This is the third release of Chambers Global Practice Guide for Alternative Energy and Power, which was launched in 2018 amidst a transformation of the global electric energy and power industry. The factors driving change when this guide was released in 2018 – among others, climate change, new technologies, threats to grid security, increasingly proactive energy consumers – continue to drive change and challenge market and regulatory structures. Added to these, this edition of the Guide is being released amidst the COVID-19 global pandemic, an event which is having profound and unprecedented socioeconomic impacts.
While it is too early at this stage to predict the medium and long-term impacts of the pandemic on the global power industry, the pandemic is currently manifesting itself through substantial reductions in energy demand and changes in patterns of energy usage. Only time will tell whether these and other changes have longer term impacts on energy infrastructure investment and the global power sector more generally
De-carbonising Power Generation
The desire to de-carbonise and, to a lesser extent, to de-nuclearise power generation has been – and continues to be – a focus in many jurisdictions around the globe. At the same time, and in response, renewable generation in its various forms is viewed largely as the way of the future and is garnering more government attention and investor interest than ever before. Carbon phase-out and renewable energy targets are commonplace, as are renewable energy incentive and subsidy programmes.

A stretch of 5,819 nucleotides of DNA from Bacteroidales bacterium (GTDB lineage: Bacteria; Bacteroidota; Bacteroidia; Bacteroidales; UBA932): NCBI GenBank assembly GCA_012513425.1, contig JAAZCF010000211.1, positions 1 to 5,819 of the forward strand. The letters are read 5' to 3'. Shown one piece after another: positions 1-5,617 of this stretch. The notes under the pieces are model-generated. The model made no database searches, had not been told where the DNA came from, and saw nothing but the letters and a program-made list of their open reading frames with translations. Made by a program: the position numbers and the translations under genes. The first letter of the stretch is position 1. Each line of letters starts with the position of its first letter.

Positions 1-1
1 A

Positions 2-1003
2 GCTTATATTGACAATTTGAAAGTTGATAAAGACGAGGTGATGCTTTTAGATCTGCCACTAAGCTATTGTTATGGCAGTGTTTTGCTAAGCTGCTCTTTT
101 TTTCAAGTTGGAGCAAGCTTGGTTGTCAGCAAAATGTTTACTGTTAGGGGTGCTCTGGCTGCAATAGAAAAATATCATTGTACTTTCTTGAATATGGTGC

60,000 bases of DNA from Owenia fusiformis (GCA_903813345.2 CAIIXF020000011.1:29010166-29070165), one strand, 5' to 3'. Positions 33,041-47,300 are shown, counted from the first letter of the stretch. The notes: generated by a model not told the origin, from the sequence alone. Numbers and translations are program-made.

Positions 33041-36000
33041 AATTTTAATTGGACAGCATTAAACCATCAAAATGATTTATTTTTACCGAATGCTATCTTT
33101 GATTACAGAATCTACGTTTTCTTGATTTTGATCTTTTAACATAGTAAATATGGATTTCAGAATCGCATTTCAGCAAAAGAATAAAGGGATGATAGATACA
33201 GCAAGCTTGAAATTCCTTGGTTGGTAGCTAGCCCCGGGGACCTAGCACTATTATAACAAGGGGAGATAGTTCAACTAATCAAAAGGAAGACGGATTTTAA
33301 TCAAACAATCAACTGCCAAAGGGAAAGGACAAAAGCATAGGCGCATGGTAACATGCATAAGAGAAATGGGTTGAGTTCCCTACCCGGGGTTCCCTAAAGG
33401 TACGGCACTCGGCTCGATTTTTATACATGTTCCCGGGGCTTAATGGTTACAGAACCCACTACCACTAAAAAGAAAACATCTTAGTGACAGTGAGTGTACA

Such change does not occur without creating regulatory, technical and commercial challenges. Governments are assessing their current regulatory, market and rule structures to determine how best to adapt and are doing so within the framework of existing long-lived transmission and distribution infrastructure investment that also needs to adapt to dynamic changes in power supply and consumption. At the same time, the increasing risks to grid security from cyber-attacks and natural disasters have imposed new imperatives on investment in "grid hardening" and resilience.
Evolution within the electric and power industry is a constant. A decade or two ago, many jurisdictions contemplated and experienced material changes in the form of "unbundling" the then-predominant vertically integrated electric utility model. The need to adapt or create regulatory, market and rule structures was required to accommodate the unbundling of electric utilities into a mixture of generation, transmission and distribution segments, while also developing and implementing retail and wholesale supply and market regimes. However, the drivers for today's transformation, as well as the scope and magnitude of that transformation, are significantly different.
The changes relating to the unbundling of electric utilities were largely driven by government policy, with the goal of reducing the price of power for consumers through the creation, and opening, of markets in order to incentivise competition from both new and different investment. Today's drivers are multifaceted and complex. They include: geopolitical factors; the social and environmental awareness and involvement of consumers combined with reciprocal social and environmental governmental policy; and technological advancements in almost all aspects of the industry, including at the consumer level. That is, whereas the changes in the electricity industry that were experienced in the recent past were largely driven top-down though government policy, today's changes are in response to both topdown and bottom-up stimuli.